By R Jagannathan
Is Vodafone off the hook? Prima facie, it should be. If the recommendations of the Parthasarathi Shome committee on retrospective amendments relating to the indirect transfer of assets are any guide, Pranab Mukherjee’s efforts to nullify the effect of a Supreme Court judgment on Vodafone will now be counter-nullified.
The case runs like this: Vodafone bought the Indian operations of Hutchison Essar in 2007 entirely through an offshore deal. The Indian taxman thought this was an attempt to evade capital gains tax, and asked Vodafone to pay the tax that it failed to deduct at source on Hutchison’s capital gains. But the Supreme Court said our laws don’t allow us to tax offshore deals, and Mukherjee promptly changed the law – retrospectively – in the 2012-13 budget to make sure that Vodafone will pay up.
The retro tax scared the daylights out of many investors. And Shome now says that all efforts to tax indirect transfers should be prospective: which means Vodafone is safe. And even if the law must be made retrospective, the tax must be levied on the party making the capital gains (i.e. Hutchison); and no penalty or interest must be collected even in this case. Once again, Vodafone should be safe. But Hutchison may have to pay the original tax demand (around Rs 8,000 crore) – assuming it can be persuaded to do so. The other day the finance minister told the Economic Editors’ Conference that the law could be changed even before the next budget.
The nub is this: if the law is prospective, both Vodafone and Hutchison can rest easy. If the government decides to accept the second option – making it retrospective, but to go after the one making the gains – it means the target will be Hutchison.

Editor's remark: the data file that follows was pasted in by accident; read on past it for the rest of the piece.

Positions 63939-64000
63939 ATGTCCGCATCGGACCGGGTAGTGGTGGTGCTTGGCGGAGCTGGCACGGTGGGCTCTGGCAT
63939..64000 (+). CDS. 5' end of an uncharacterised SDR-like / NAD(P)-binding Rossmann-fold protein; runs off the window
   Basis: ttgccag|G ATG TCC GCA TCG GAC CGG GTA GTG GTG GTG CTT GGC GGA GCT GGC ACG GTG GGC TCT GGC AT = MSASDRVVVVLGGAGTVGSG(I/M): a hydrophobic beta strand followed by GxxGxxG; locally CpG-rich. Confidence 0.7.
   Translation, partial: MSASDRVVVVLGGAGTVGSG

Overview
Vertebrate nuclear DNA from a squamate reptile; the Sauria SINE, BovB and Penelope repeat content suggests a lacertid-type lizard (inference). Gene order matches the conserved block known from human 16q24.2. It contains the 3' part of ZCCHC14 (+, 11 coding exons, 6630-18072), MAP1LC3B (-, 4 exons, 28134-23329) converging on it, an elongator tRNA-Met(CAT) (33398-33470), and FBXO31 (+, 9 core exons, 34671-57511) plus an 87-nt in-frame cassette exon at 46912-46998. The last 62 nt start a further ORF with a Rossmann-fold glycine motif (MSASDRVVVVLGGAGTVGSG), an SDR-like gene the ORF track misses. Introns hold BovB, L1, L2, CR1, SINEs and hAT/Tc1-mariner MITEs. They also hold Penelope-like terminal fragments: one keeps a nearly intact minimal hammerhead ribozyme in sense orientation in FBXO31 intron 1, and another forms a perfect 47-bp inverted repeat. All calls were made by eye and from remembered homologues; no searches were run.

But it may not be that simple. In fact, this proposal may give both Vodafone and Hutchison sleepless nights because a key element relates to what the two had agreed on taxes. So far, neither of them has talked about it. And Vodafone has been hinting it may pay the tax in a compromise deal that excludes penalties and interest.
So what’s going on?
An answer may lie in the fine print of the Vodafone-Hutchison deal. Speaking to Business Standard some months ago, then Finance Secretary RS Gujral – the key bureaucrat behind the retro tax – said his understanding was that Vodafone got a lower price for agreeing to pay the tax.
Gujral, who has since been shunted to the expenditure department under Chidambaram, defended the retrospective tax then with this statement: “In their own wisdom, Vodafone took a call and remitted the payment (to Hutchison) without withholding the tax. Now, what the (tax) officers, while raising the demand, have also mentioned is, according to their information, an amount higher than the final one paid by Vodafone was offered by some other party (to Hutchison). Perhaps the difference reflects the tax amount.”
According to Gujral, Vodafone could easily have paid the tax and sought a reimbursement from Hutchison since contracts usually have clauses dealing with taxes. Said Gujral: “In normal business transactions, if a person is a buyer, he will put a clause that if any tax is levied, the seller would be liable to pay…One can seek to conclude that Vodafone, in its agreement with Hutchison, took advantage of a lower price and said any responsibility of tax was on its account. That is why Vodafone is fighting so hard.”
If Gujral is right, the only situation in which Vodafone can breathe easy is if there is no retrospective tax at all. If the tax remains retrospective, even if its rigours are eased and a decision is taken to go after Hutchison, the bill may come back to Vodafone. Is that why Vodafone has thrown hints it may settle with a lower tax?
The Economic Times reported in September the Vodafone UK is considering the need for making provisions to settle the Indian tax dispute. It will take a call by November.
Vodafone will be praying that there is no retro tax at all.